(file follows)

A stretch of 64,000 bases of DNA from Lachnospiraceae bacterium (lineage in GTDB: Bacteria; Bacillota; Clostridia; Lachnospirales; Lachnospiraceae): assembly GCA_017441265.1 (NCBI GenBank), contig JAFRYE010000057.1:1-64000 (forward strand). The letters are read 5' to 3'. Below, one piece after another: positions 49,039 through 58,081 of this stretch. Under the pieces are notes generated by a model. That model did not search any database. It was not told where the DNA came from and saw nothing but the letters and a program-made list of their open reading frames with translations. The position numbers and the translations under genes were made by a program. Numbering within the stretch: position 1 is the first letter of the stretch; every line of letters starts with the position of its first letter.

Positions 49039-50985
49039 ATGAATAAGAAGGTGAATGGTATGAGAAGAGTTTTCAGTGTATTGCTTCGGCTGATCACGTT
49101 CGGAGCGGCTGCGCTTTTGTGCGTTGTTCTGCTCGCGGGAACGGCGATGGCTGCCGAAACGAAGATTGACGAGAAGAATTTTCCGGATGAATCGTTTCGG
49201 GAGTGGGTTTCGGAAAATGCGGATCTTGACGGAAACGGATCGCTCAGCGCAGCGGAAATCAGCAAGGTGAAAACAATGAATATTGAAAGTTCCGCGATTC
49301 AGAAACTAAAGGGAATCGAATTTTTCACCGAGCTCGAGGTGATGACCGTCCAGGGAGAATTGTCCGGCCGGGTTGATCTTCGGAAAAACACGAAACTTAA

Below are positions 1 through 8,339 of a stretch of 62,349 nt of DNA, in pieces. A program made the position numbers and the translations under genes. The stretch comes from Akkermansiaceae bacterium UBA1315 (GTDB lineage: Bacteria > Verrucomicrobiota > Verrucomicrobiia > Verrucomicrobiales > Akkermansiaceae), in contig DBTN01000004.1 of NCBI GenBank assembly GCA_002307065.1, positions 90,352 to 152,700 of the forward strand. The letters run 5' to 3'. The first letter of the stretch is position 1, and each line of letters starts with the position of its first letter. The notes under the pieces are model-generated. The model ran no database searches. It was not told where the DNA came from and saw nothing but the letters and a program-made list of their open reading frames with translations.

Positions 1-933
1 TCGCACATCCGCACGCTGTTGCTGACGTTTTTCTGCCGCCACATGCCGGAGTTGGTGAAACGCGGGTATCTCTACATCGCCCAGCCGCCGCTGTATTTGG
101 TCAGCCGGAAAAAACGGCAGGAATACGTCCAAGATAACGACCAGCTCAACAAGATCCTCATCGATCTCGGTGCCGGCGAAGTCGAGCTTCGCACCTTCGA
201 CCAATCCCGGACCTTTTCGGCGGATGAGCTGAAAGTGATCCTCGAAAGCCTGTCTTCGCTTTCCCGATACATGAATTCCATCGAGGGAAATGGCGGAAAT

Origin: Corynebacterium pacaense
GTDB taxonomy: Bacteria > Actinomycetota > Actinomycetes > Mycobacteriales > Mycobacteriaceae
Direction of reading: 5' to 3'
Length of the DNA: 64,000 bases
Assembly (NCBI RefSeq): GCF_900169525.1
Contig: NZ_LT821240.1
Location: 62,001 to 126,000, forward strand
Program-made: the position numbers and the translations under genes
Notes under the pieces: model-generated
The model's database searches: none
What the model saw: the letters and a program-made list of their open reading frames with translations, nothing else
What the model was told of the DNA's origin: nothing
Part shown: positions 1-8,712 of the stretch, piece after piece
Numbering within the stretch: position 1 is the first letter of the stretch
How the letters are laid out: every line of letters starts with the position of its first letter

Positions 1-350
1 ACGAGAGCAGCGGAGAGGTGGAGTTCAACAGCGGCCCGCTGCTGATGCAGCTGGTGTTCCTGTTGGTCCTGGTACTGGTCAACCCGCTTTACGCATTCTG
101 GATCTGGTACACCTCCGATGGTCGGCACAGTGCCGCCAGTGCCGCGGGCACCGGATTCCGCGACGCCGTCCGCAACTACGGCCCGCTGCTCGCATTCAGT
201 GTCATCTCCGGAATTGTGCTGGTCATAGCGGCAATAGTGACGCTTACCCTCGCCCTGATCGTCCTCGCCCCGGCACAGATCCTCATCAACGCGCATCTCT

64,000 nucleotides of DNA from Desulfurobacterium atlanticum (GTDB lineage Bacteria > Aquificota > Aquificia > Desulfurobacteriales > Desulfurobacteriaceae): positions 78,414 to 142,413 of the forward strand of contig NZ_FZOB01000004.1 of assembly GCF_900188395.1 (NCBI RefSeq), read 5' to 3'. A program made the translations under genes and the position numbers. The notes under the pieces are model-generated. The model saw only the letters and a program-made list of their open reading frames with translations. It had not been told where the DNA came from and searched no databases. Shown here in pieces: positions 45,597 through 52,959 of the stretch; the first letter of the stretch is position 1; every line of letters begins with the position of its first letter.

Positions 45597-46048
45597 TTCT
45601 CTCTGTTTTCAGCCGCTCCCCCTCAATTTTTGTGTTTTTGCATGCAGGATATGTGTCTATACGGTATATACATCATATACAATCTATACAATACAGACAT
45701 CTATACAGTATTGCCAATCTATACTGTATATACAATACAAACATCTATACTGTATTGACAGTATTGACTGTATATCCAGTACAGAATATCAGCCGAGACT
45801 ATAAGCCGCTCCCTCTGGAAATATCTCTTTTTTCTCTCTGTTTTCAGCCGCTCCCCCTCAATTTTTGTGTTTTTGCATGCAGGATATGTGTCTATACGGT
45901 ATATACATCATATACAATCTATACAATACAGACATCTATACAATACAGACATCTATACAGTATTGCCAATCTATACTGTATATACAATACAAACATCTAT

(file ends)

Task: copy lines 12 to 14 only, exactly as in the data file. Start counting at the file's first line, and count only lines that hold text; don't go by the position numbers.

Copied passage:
Origin: Corynebacterium pacaense
GTDB taxonomy: Bacteria > Actinomycetota > Actinomycetes > Mycobacteriales > Mycobacteriaceae
Direction of reading: 5' to 3'